Tips for Parents: Ways to Help Your Child with Reading Comprehension

Reading comprehension is something that children can struggle with in a test format, and a topic which can be pretty daunting to even the most avid readers.

We as adults enjoy reading for pleasure, without the pressure of having to answer a variety of questions on what we are reading, including tricky inference ones. Getting our children to practice reading comprehension, in a non-pressurised way, is a careful balance we – as parents – need to get right!

Exposing children to a variety of texts is really important, as is the over-riding importance of developing a love of reading. To that end, any reading comprehension practice (and revision for primary-aged kids in general) should be undertaken in a non-pressurised way. Which is why using apps for revision to a great way to change the focus and provide an alternative way of working. In our experience, kids love using apps for revision!

  1. Give children plenty of exposure to a wide variety of texts in different formats: both traditionally published and in digital formats. This could and should include newspapers (both on and offline), poems (there are some great poetry apps including The Poetry App), different fiction and non-fiction genres or styles.
  2. Comprehension shouldn’t just focus on writing the answer. It could just as well be a conversation or discussion. Inference (reading ‘between the lines’) comes from a broad¬†understanding and is often helped by ideas generated in conversation. So discuss a text together and give your child plenty of opportunity to chat about a book you are reading together. A book or app-based book or story at bedtime is a great opportunity for this. Try Rockford’s Rock Opera, great for all ages!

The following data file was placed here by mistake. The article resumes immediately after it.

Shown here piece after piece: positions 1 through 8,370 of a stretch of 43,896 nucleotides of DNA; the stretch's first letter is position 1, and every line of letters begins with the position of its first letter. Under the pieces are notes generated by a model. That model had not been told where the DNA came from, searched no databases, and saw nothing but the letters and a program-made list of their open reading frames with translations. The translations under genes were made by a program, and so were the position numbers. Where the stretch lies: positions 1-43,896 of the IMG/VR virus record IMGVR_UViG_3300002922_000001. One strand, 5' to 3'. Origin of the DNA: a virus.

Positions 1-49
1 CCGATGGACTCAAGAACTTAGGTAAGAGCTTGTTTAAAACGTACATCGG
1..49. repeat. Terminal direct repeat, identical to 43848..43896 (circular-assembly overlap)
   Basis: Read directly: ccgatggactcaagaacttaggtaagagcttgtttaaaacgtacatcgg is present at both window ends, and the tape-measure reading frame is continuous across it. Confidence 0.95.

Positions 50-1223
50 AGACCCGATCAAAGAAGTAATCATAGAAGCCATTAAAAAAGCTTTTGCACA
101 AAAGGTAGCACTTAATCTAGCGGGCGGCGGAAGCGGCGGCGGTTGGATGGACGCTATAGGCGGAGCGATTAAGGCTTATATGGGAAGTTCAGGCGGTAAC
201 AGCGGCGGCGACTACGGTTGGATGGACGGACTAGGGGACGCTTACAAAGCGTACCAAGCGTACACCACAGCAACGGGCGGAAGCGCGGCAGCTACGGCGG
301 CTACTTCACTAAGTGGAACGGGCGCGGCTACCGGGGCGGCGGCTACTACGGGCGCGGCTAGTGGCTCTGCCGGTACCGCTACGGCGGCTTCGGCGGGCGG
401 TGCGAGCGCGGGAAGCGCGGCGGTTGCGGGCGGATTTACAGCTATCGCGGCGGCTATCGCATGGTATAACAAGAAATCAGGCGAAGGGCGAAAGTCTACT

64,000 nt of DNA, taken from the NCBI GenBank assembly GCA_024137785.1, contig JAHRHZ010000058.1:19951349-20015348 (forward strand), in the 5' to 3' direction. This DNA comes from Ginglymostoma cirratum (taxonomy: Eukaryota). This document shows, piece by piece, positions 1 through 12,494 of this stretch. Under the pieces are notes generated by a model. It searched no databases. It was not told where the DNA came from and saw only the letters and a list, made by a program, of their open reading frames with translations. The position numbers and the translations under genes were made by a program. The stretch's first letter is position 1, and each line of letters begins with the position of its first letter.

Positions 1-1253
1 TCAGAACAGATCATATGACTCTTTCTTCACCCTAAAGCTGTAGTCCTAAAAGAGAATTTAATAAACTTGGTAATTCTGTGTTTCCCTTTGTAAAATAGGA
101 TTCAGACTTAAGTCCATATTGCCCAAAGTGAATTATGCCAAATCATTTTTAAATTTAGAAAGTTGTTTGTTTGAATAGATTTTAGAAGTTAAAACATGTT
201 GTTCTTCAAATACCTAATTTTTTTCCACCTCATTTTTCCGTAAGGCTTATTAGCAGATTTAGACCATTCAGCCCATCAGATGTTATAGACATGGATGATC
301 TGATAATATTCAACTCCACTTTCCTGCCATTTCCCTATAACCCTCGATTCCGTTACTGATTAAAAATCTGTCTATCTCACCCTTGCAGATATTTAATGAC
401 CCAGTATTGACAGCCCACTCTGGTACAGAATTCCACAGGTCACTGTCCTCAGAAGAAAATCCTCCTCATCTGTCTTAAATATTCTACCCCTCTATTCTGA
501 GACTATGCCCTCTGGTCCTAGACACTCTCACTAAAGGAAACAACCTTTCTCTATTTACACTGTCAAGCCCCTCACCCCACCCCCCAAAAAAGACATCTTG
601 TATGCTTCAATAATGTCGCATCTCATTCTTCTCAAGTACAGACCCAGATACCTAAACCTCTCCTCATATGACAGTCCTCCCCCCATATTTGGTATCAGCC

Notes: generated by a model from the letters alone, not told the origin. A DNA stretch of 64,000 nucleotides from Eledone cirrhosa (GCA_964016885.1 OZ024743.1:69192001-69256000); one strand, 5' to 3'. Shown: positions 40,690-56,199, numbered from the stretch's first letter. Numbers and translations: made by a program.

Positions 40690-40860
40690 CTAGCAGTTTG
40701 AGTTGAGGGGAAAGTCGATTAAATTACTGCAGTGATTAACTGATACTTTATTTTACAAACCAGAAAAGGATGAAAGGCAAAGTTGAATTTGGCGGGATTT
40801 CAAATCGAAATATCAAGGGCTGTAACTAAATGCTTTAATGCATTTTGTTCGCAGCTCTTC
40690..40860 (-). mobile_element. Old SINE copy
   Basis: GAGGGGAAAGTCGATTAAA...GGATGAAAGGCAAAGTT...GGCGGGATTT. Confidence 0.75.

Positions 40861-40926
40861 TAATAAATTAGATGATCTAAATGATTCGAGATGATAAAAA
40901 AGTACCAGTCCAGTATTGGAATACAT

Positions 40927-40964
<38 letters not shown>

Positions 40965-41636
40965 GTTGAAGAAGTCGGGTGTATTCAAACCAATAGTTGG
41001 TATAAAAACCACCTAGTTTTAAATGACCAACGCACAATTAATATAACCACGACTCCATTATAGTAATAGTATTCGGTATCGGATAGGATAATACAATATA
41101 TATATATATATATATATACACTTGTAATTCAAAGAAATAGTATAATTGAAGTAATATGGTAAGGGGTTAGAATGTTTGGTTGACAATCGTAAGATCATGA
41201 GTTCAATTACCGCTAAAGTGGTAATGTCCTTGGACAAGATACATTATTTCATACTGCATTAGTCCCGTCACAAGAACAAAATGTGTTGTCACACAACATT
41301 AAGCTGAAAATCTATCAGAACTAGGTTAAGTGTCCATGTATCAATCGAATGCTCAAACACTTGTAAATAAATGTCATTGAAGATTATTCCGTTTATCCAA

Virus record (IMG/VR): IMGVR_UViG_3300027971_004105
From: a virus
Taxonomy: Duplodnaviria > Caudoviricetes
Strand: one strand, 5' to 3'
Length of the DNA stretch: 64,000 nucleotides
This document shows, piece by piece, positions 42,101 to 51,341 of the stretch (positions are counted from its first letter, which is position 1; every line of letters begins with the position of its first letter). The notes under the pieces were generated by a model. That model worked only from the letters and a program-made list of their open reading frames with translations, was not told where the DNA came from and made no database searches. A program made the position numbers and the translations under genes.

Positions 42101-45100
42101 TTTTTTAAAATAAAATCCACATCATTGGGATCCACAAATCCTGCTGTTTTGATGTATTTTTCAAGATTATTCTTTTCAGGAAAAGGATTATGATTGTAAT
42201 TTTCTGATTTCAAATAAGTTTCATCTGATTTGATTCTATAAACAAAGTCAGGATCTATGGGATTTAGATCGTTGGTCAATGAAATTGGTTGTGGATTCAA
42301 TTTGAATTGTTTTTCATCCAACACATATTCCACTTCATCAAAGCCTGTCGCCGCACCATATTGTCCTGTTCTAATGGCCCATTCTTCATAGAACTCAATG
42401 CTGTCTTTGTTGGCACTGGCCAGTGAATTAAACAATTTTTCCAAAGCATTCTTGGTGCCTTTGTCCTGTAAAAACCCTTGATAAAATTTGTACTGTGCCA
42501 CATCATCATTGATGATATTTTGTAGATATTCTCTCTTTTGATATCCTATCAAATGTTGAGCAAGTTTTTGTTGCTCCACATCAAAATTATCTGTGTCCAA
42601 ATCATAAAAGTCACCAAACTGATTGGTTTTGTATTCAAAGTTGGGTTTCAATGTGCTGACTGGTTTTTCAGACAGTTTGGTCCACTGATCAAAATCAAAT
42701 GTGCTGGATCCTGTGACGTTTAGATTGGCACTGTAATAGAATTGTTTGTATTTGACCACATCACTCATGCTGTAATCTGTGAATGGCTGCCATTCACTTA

3. Kids love acting out a scene for a book so encourage role play activities at home with you taking part too! Acting out a scene from a book or poem brings it to life and helps spark other ideas too.
  4. Reading text out loud means children process WHAT is written. Give children the opportunity to read out loud to you, however old they are.
  5. Have fun! Have a bit of down time from straight text and get children reading purely for fun using fun reading apps like Reading Trainer. Through word searches and other word games, they’ll be building their reading ability without even realising it!

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